It's no secret that eating a diet low in saturated fat, and high in whole grains, fruits & vegetables, and protein is imperative for health and longevity. When it comes to heart health specifically, there are many versatile and delicious foods that are packed full of essential nutrients. So fill up your plates and reap the benefits for heart health!
Recent studies have shown that egg consumption is safe for heart health, and clinical tests demonstrated that people on a low-fat diet who ate 12 Eggland’s Best eggs per week did not see an increase in their serum cholesterol level. Eggland’s Best eggs when compared to ordinary eggs have -
- 25% less saturated fat
- More than double the amount of Omega 3’s
- 10x more vitamin E
- 3x more vitamin B12
- 10% daily value of Folate
- 6x more vitamin D
All of these factors make Eggland’s Best eggs a perfect source of nutrients valued for maintaining a healthy heart and for lowering inflammation in the body, which decreases the risk of heart attack and damage to blood vessels.
“Beans, beans they’re good for your heart…” well, you know the rest.
It is a silly song that actually holds a lot of truth. Beans are an incredible food for heart health, which are packed with fiber, folate, protein, phytochemicals, and plenty of essential vitamins and minerals. They are even able to lower cholesterol, blood pressure and inflammation. Similar to Eggland’s Best eggs, high levels of folate in beans help to decrease levels of homocysteine, an amino acid that can build up in the body and damage arterial walls and is linked to an increased risk of heart attacks. Make these hearty Southwestern Veggie Burgers using Eggland’s Best eggs, and you guessed it, beans!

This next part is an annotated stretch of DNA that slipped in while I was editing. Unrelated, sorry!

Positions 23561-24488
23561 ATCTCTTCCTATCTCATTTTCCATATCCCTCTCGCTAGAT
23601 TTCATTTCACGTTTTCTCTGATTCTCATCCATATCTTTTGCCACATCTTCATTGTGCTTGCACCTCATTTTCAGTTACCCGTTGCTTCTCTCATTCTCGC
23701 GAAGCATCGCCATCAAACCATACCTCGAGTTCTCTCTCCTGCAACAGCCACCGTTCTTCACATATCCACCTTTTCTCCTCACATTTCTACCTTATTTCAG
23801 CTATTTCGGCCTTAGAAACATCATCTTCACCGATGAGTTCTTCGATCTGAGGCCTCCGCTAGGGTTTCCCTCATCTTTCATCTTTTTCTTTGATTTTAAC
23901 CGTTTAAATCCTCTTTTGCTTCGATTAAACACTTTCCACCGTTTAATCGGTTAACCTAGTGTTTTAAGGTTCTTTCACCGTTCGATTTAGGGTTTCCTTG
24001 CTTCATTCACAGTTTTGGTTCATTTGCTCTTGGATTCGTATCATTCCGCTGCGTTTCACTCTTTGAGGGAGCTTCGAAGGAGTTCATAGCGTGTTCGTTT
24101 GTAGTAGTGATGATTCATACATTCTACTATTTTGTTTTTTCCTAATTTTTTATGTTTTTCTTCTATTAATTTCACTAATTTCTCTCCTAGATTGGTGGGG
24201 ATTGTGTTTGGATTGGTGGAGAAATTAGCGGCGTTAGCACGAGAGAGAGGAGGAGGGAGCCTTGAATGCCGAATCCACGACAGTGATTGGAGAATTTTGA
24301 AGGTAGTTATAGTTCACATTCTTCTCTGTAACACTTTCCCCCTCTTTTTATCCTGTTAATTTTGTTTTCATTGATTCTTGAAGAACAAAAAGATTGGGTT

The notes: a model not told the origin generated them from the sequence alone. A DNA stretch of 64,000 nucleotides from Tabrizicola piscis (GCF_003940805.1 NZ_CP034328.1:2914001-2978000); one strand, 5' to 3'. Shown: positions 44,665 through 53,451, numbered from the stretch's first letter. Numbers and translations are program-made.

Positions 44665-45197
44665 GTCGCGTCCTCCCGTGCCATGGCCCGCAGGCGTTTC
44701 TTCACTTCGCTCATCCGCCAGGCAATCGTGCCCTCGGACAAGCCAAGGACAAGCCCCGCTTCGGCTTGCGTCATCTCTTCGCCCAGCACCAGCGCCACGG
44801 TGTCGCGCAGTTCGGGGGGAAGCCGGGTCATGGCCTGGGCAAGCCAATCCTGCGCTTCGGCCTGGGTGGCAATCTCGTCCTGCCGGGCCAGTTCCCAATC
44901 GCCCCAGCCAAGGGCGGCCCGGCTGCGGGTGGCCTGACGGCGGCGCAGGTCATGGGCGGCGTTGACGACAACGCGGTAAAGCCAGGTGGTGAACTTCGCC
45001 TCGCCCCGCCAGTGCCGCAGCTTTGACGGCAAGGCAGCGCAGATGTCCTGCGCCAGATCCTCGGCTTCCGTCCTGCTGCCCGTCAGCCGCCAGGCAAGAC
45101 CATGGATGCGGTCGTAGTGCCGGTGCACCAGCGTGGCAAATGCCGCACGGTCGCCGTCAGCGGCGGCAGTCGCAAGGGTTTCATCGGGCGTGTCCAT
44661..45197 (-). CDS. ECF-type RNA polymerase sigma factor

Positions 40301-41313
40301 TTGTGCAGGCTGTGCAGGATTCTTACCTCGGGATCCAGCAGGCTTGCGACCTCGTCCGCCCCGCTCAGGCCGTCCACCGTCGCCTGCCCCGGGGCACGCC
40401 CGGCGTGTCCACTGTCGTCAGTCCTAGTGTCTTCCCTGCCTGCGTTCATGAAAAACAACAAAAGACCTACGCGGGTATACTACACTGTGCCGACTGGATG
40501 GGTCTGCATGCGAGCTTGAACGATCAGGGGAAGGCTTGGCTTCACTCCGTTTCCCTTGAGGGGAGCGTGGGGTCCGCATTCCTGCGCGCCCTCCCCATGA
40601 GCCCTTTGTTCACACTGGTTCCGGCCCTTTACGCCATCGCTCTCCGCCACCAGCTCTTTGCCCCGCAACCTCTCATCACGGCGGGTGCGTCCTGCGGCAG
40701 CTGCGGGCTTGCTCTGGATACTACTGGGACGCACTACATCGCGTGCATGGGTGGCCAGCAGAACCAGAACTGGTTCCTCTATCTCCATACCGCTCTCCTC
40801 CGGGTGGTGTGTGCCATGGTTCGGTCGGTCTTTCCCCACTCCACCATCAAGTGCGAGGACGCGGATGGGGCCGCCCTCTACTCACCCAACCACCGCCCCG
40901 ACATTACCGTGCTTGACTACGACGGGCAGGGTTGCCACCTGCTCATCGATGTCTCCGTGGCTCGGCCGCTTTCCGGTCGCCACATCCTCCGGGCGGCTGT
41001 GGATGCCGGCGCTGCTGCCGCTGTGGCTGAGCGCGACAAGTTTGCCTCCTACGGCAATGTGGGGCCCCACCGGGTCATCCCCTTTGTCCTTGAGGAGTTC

The veggies we may not have enjoyed as kids (broccoli, cauliflower and Brussels sprouts! yuck!) usually become an acquired taste over time. This is especially true when you take cauliflower and turn it into a delicious pizza crust like this recipe. Cruciferous vegetables are not only tasty in a variety of recipes; they also are correlated with a decreased risk of cardiovascular diseases and they bind to fat in the intestinal track, which can lower LDL “bad cholesterol” levels.
Extra Virgin Olive Oil
Extra virgin olive oil is incredibly versatile and can be used in many savory recipes, drizzled on fresh greens or even baked into a warm, citrusy Olive Oil Loaf. With all of these delicious possibilities, you can easily consume two tablespoons a day, which can significantly lower your risk of heart disease. Extra Virgin Olive Oil is high in polyphenols, an antioxidant with anti-inflammatory properties that can protect the cardiovascular system.
Oats are whole grains that help to lower blood pressure and also have numerous other heart health benefits. Thanks to their soluble fiber content, oats can help lower LDL cholesterol by absorbing cholesterol from the food we eat. Soluble fiber also helps slow digestion, keeping you feeling fuller longer and less likely to overeat. Oats also contain lignans, a plant chemical that protects against heart disease. Although they can be lackluster on their own, oats just need a little creativity by adding toppings or incorporating it into this cozy Cinnamon Baked Oatmeal Stuffed Pears recipe.